By Joe Eaton and Ron Sullivan, Special to The Chronicle
A garden of mouthings. Purple, scarlet-speckled, black
The great corollas dilate, peeling back their silks.”
Sylvia Plath's poem "The Beekeeper's Daughter" is about as cheerful as most of what she wrote concerning her (or her narrator's) father - which is to say: not at all - but its setting, a garden peopled with bees, is dizzyingly lush. Landscape artist Shirley Watts' "Mouthings" installation in the UC Berkeley Botanical Garden, a happy confluence of art and science, takes the poem as a step into context, the human emotion evoked by the natural world and woven within it, part of a barely seen whole.
Watts pays homage to the natural shapes of honeycombs, and UC Berkeley entomologist Gordon Frankie and insect photographer Rollin Coville contributed signage about the unsung ecosystem services of native bees. The result is both visually stunning and thought-provoking.
The structure was originally created for the "Late Show" exhibition at Sonoma County's Crossroads garden in 2009. Watts says her inspiration was a photograph of a wild beehive, with the comb draped and folded like flowstone in a cave. "The shape of the thing is just amazing," she said. "Honeybee hives are amazing architecture."
She caught that look in the curves of the installation's canopy. Instead of beeswax, Watts used Nomex sandwiched between layers of bronzed window screen. The whole structure shimmers in the autumn sun. Hexagonal cast-concrete seats echo the shape of individual cells; resin poured onto them drips like honey. The text of the Plath poem is etched onto a gilded tabletop.
"There's something so engaging about bees," Watts said. "It's hard to love flies, but bees - you can find them sleeping in flowers in the morning. There's a photo of a dahlia with a whole gang of male bees in it. It's like a bee dorm." Her ideas dovetailed with Frankie's campaign to publicize the role of native bees in California's botanical gardens.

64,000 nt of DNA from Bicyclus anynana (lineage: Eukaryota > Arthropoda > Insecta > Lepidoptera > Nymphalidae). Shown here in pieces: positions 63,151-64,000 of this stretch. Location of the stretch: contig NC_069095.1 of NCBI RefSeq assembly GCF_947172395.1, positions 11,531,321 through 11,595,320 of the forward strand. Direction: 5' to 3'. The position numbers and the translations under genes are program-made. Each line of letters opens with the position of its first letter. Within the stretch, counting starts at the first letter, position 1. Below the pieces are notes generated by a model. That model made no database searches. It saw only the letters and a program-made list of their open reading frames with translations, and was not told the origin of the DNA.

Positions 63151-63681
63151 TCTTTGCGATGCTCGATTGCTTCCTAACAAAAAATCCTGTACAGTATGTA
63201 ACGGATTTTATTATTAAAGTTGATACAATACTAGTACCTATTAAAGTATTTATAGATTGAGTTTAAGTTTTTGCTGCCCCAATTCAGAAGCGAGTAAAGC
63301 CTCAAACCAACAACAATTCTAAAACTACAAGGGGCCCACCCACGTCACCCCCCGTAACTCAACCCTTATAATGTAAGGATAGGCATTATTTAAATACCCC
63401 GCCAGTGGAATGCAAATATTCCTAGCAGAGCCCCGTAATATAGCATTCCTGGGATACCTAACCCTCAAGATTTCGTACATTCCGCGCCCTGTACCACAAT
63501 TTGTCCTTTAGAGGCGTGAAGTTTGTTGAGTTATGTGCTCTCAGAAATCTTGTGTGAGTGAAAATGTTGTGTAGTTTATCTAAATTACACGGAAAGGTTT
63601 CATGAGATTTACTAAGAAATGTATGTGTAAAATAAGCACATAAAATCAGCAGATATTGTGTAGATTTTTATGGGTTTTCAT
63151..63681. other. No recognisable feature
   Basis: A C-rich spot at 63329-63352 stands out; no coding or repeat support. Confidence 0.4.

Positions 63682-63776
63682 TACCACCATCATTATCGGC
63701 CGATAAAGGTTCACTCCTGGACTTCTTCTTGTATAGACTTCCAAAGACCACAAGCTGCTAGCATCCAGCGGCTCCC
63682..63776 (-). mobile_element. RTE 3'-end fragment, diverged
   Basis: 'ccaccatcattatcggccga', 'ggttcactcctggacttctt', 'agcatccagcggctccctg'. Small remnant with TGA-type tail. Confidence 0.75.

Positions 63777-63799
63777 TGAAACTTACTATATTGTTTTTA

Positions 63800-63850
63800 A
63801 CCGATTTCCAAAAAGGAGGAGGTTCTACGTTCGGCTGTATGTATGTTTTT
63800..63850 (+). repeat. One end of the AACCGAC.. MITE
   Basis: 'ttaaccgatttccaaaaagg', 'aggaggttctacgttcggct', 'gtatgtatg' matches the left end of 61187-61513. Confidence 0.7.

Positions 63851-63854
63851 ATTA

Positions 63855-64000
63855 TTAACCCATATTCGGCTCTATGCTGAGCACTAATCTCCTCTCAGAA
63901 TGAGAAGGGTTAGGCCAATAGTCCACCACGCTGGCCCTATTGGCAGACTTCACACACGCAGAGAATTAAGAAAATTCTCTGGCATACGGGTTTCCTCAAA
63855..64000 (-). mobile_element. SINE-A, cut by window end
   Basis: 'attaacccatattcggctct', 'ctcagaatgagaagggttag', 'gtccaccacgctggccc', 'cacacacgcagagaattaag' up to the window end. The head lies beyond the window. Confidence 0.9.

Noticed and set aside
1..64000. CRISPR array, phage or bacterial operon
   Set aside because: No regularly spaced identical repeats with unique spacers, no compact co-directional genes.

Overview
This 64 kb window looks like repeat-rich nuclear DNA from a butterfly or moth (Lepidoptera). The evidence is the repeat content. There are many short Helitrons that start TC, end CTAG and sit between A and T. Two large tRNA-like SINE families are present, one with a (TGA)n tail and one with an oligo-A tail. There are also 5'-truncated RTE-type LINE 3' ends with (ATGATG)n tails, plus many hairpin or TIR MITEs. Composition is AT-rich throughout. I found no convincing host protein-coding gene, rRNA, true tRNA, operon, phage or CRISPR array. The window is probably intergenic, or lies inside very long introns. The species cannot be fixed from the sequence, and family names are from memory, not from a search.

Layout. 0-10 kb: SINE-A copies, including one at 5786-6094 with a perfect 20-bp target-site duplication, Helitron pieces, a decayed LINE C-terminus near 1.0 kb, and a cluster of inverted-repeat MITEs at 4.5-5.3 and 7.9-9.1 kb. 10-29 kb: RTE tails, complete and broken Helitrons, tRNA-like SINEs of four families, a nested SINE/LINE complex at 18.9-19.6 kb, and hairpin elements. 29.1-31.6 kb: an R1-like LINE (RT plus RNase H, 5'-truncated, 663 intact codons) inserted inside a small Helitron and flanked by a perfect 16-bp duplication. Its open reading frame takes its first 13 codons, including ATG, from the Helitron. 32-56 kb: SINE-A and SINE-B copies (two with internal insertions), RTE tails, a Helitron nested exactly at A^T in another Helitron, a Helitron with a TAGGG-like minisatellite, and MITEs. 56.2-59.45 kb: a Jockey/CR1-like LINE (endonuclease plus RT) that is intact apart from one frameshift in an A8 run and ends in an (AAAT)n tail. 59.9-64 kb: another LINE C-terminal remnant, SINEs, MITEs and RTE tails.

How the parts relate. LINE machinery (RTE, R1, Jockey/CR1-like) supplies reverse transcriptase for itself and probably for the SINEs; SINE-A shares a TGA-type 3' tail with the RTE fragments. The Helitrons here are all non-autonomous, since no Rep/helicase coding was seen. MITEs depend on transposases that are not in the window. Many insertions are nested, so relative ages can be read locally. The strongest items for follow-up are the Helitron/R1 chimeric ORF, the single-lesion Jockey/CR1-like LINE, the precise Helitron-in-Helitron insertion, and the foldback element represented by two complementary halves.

Survey of bees
"We've been surveying gardens throughout the state to find out what kinds of native bees are in each garden," said Frankie, a longtime advocate of urban bees who supervises a bee-friendly garden at UC's Oxford Tract in downtown Berkeley. "We saw very little mention in any of them of plants' evolutionary history and relation to pollinators." So far, in addition to the UC garden, he's approached gardens in Redding, Santa Cruz, Santa Barbara and Palm Desert, offering to tailor signage for each.
Most of us know only honeybees and bumblebees; Frankie says there are 1,600 native bee species in California alone, the highest number of any state. They're one reason for our diversity of flowering plant species, at least 5,000.
Bees have co-evolved intimate links with native plants: "Although 90 to 95 percent of all plant material in the state is nonnative, native bees prefer native plants. Eighty percent of native plant species attract bees at measurable levels, versus 8 percent of nonnatives. Native bees don't like plants from South Africa and Australia and have little interest in South American plants." Some native bees pollinate crop plants, although agriculture relies mostly on honeybees: "You can't put a native bee in a box."
Frankie, who's collaborating with Coville on a book on urban bees, says the photographer has set a new standard for bee imagery. For the garden exhibit, Coville provided a portrait gallery of natives: longhorns, wool-carders, burly black carpenter bees, metallic-green sweat bees.
"Shirley is a natural fit for this garden, with her plant and natural orientations," said Associate Director Chris Carmichael. "It was her vision, and we knew it was right. We're thrilled to carry this out."
Watts is looking forward to more collaboration with the Botanical Garden. Her plans for next year include an exhibit, "Natural Discourses: Artists, Scientists and Poets in the Garden," featuring the poetry of Hazel White and others, the photography of Deborah O'Grady and the hand-knit fog catchers of Nami Yamamoto.
"Mouthings" will be up for the next six months. It's in the garden's Mediterranean section, surrounded by the shrubby thistles of the Canary Islands and the giant geraniums of Madeira - plants that, in September, swarmed with hardworking bees.
University of California Botanical Garden at Berkeley: 9 a.m.- 5 p.m. daily. Closed holidays and the first Tuesday of every month. 200 Centennial Drive, Berkeley. botanicalgarden.berkeley.edu.
Joe Eaton and Ron Sullivan are naturalists and writers in Berkeley. E-mail comments to email@example.com.